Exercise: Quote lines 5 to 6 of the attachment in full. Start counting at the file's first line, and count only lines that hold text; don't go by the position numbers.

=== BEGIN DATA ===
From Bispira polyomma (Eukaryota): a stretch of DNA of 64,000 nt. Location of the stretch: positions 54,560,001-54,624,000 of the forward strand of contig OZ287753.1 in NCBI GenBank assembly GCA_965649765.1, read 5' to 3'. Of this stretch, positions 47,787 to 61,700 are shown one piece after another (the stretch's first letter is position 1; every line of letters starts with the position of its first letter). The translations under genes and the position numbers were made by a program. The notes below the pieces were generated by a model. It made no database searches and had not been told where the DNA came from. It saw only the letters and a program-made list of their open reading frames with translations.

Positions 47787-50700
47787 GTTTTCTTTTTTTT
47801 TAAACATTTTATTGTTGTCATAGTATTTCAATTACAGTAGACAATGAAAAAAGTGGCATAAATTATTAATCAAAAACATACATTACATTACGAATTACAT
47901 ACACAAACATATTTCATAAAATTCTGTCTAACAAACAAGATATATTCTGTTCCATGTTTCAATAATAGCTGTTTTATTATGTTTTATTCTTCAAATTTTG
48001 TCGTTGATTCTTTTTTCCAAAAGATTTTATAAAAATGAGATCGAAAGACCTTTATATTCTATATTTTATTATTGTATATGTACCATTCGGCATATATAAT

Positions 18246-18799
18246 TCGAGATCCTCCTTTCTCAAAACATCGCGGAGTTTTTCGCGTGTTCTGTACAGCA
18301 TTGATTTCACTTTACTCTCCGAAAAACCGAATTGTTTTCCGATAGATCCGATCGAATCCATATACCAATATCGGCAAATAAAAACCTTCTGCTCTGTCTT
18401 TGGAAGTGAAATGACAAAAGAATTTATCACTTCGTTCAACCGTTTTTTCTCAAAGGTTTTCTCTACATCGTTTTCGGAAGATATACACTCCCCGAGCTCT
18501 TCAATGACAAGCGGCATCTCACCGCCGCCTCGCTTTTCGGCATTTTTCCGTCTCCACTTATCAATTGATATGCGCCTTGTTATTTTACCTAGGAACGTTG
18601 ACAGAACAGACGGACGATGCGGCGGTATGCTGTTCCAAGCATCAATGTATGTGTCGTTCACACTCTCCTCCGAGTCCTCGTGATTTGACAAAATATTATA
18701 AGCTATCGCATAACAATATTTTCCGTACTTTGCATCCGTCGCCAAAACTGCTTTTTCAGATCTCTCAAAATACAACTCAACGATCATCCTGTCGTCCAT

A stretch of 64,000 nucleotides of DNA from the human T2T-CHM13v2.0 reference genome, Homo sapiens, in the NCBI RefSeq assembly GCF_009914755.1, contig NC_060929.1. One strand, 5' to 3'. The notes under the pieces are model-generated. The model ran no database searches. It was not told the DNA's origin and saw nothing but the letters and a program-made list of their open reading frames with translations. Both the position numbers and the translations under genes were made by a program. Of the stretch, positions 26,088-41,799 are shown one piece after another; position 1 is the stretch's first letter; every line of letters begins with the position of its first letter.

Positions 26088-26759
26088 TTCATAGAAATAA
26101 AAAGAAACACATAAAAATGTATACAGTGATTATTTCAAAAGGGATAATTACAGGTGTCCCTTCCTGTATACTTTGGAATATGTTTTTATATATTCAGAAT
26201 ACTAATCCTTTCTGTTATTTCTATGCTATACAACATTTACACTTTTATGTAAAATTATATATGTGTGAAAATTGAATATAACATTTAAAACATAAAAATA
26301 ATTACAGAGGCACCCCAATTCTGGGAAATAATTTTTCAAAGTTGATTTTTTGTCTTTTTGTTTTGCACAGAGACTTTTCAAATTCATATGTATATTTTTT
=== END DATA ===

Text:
47901 ACACAAACATATTTCATAAAATTCTGTCTAACAAACAAGATATATTCTGTTCCATGTTTCAATAATAGCTGTTTTATTATGTTTTATTCTTCAAATTTTG
48001 TCGTTGATTCTTTTTTCCAAAAGATTTTATAAAAATGAGATCGAAAGACCTTTATATTCTATATTTTATTATTGTATATGTACCATTCGGCATATATAAT